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    Advertising Week Briefing: Why marketers are using brevity to get Gen Z’s attention

    Marketers are still looking to crack the code to market to Gen Z. That might be why myriad panels kicking off this year’s Advertising Week in New York, a hybrid event, focused on how to get the attention of Gen Z.

    Those considered Gen Z, between the ages of 18 and 24, are less likely to find traditional marketing tactics appealing compared to older age demographics, like millennials, according to marketers and agency execs, who say there’s more of an overall focus on the young generation this year.

    The Gen Z demographic has developed a unique relationship with digital technology and communication not shared by previous generations, as they were the first to grow up with smartphones and the Internet. It likely led to Gen Z having a shorter attention span which makes it crucial for marketers and agency execs to find ways to get their message across quickly.

    That’s also played into the panels on Gen Z for this year’s event. As Gen Z becomes increasingly distracted by panels that last too long, they want information presented truthfully in less time. Organizers of panels took this to heart as most sessions lasted between 15 and 30 minutes.

    “They’re going to places like YouTube, TikTok, Amazon Prime Video as they are much more digital with their mindset in finding something new and marketers need to be more in the mindset of what platforms Gen Z are using,” said Brian Hoyt, head of global communications at Tripadvisor.

    It is, however, a slippery slope for marketers to assume they understand the needs and wants of these consumers. Since Gen Z is more digitally-savvy than older generations, they are less receptive to traditional marketing tricks in the same way that older generations were less receptive to them in the past.

    “We have to follow where the consumers are and we have to find the eyeballs no matter what the generation is,” said Natasha Sinagoga, regional vice president of the TV advertising company ampersand. 

    Furthermore, they expect your products and services meet their needs and provide value. Gen Z doesn’t respond well to marketing for the sake of making a sale. The eyeballs of that demographic are crucial to getting them interested in a brand’s product since they prefer engaging with relevant brands that share their values.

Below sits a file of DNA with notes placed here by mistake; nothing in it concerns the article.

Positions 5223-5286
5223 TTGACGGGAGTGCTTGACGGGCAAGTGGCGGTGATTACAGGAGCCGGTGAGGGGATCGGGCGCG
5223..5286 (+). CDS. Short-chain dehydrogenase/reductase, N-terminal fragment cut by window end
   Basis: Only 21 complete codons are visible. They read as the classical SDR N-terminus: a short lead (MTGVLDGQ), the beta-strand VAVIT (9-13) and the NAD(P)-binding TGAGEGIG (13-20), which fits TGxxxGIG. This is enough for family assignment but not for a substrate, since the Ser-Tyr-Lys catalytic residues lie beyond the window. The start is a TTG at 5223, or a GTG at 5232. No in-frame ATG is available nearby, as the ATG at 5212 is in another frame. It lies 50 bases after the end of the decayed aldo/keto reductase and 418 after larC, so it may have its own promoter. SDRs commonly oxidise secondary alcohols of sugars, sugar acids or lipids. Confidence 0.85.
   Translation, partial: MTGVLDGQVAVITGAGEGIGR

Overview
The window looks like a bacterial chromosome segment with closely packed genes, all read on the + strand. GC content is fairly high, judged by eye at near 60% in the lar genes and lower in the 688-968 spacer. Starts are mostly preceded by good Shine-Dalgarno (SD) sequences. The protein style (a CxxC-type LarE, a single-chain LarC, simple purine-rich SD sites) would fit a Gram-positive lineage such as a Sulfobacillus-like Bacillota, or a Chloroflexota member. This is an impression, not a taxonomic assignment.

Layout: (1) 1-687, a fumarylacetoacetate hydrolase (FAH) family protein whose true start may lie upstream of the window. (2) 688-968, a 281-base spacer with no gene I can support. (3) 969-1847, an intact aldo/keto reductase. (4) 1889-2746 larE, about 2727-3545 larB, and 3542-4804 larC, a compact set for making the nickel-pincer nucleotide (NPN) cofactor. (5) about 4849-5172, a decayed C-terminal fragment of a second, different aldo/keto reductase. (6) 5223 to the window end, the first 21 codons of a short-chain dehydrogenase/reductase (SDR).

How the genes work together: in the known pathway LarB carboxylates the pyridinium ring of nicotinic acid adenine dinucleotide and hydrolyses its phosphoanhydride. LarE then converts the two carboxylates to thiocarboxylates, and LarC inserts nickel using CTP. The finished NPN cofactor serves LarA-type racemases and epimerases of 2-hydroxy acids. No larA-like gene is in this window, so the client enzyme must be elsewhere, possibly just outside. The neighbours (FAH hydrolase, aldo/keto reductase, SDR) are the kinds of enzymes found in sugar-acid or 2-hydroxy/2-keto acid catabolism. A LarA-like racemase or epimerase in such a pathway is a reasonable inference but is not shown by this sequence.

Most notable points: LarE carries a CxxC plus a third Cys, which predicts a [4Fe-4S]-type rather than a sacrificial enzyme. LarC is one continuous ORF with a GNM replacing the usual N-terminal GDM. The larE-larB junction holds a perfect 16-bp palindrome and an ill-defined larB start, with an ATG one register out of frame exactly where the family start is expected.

“They are a smart generation and can see through an ad that is not a relatable tone with them,” said Jennifer Geller, head of brand partnerships of the global AI creator company Jellysmack. “They want authenticity, credibility, truth, and honesty.”

    WSJ invests in live shopping

    Buy Side from WSJ, The Wall Street Journal’s new standalone commerce site, is the first publisher to sign on to host a live shopping experience with Twitter, Emily Welsh, head of business development and marketing at Buy Side, said during an Advertising Week session on Monday morning.

    Twitter’s shoppable live stream feature launched last November. Walmart was the first brand to use the feature, to promote its Cyber Deals Sunday sales event. The experience lets people watch a brand’s live broadcast on Twitter, shop featured products and comment during the stream at the same time. Brands can showcase up to 50 products in the experience, Welsh said. Since launching the feature, 375 live events have been hosted on Twitter, with 3.3 million hours watched and 264 million live viewers, Amanda Farrell, senior director of U.S. sales at Twitter, said during the session.

    While it’s still “early days,” Farrell said brands who ran live events on Twitter saw a 2x lift in brand engagement on the day of the live event, and an 80% average lift in brand awareness. — Sara Guaglione

    About that new venue…

    Advertising Week has a new venue once again. The conference is now on the Lower East Side of Manhattan at The Market Line. While previous venues have had their own issues of crowding and smells, the new venue has yet to prove a better option.

    For example, the front elevator is out-of-service, which meant everyone had to walk up three flights of stairs making the crowding worse. TV advertising company ampersand vp Sinagoga told us that the elevator was out since Sunday when she arrived at the building and said that it is “like a maze” due to the lack of maps in the building and that she was walking in her heels up and down those flights of stairs. Attendees also aren’t wearing masks despite the ongoing pandemic.

    Coming up

    10:35 am Buying CTV: The Power of Decisioning and Data on Premium Video?, The Screening Room

    10:35 am Loss of Liberties: Advertising at the Intersection of Bodily Autonomy, The Innovation Factory

    11:30 am Pay No Attention to Attention, The Great Minds Stage

    11:55 am Lessons for Brands from the 2022 Political Campaign Season, The Screening Room

    1:30 pm The Impact of Effective Storytelling on Culture, The Creative Showcase

    3:15 pm Incremental CPG Growth: The Convergence of Retail Data and CTV, The Screening Room

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